Fixes

Dear President Trump,

Happy Solstice! Did you and the fam do anything to celebrate the shortest day of the year or did you studiously avoid it because you don’t acknowledge things that are the shortest, smallest, briefest? You generally are only in it for the biggest, hugest, longest whatevers so you probably let this day swing on by you. Plus, you were probably super busy seething over the release of those nails-in-the-coffin emails showing that the hold on the Congressionally approved money for Ukraine was put in place two whole hours after your ‘perfect’ phone call with Zelensky. Seems pretty clear you must not have thought it went perfectly yourself since it stands to reason that if it had, you wouldn’t have felt the need to block the aid and not tell Congress. Personally, I think those emails making their way into the light of day, however brief that daylight, was a terrific Solstice Day present for us all, so thank you to The Center For Public Integrity for requesting those communications and to the Judge who ordered their release. I wish I could have seen the look on McConnell’s face when he first got this newsflash.

I started out my day with a bit of mending. I have some fingerless gloves that periodically come unraveled and need rebinding. Since I’d let it get to the point where the thumb might seriously come undone, I made myself sit still and fix it. I then fixed the little hole in the toe of my right slipper. This took a bit longer as it was a fussier fix (darning is harder for me than knitting), but it was satisfying to finally have accomplished that. For some reason I recently started pining for new slippers even though mine were fine except for the hole, so since I’m trying not to buy things I don’t need, I figured I’d better fix the hole so I wouldn’t convince myself that I “need” new ones. These days, it feels more radical to fix stuff than to throw it away and buy new stuff and since I like being at least a bit radical, morning mending happened.

This basic idea of giving something old new life by fixing it occurred to me last night as I was finishing Yoni Appelbaum’s piece in the Atlantic “How America Ends ~ A tectonic demographic shift is under way. Can the country hold together?” Near the very end of the essay he says the following:

“So strong is the attraction of the American idea that it infects even our dissidents. The suffragists at Seneca Falls, Martin Luther King Jr. on the steps of the Lincoln Memorial, and Harvey Milk in front of San Francisco’s city hall all quoted the Declaration of Independence. The United States possesses a strong radical tradition, but its most successful social movements have generally adopted the language of conservatism, framing their calls for change as an expression of America’s founding ideals rather than as a rejection of them.”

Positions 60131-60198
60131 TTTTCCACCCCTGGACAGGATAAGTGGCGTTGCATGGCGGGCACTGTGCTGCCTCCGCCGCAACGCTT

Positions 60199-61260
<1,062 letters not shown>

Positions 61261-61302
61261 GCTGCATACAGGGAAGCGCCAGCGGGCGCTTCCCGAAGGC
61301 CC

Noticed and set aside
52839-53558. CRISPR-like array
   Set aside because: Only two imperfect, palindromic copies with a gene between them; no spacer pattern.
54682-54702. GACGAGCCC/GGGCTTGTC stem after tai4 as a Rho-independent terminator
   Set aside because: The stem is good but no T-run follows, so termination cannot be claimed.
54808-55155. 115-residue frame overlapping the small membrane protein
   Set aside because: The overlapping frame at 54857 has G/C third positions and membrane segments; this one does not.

In my opinion, those founding ideals need a bit of radical help and because they need help, the conservatism argument doesn’t hold for me. Basically, we need to sub out “men” for “people” so that the first sentence of the second paragraph of the Declaration of Independence reads “We hold these truths to be self-evident that all people are created equal…” Without this fix, we’re stuck with the original White male property owners (presumably heterosexual) being the only ones recognized as enjoying all that nice equality. Thus, the amendments enfranchising women, African Americans, and gays and lesbians were radical – not conservative.

Plus, if you read further in that second D of I paragraph, the seeds of radicalism are right there, ready to be watered since it talks about the duty incumbent upon the people to get out from under oppressive forms of government. The dissidents pushed the status quo to fix the parts of the system that aren’t working for them and in the process radically updated the understanding of America and who has both the right to the fruits of our democracy and the responsibility it safeguard it. So yes, these fixes were done within the original framework but they were anything but conservative.

May we be safe to fix our stuff.
May we be willing to take care of our things, including our democracy.
May we keep ourselves healthy and strong.
May we resolve to be kind and to be peace.

Sincerely,
Tracy Simpson

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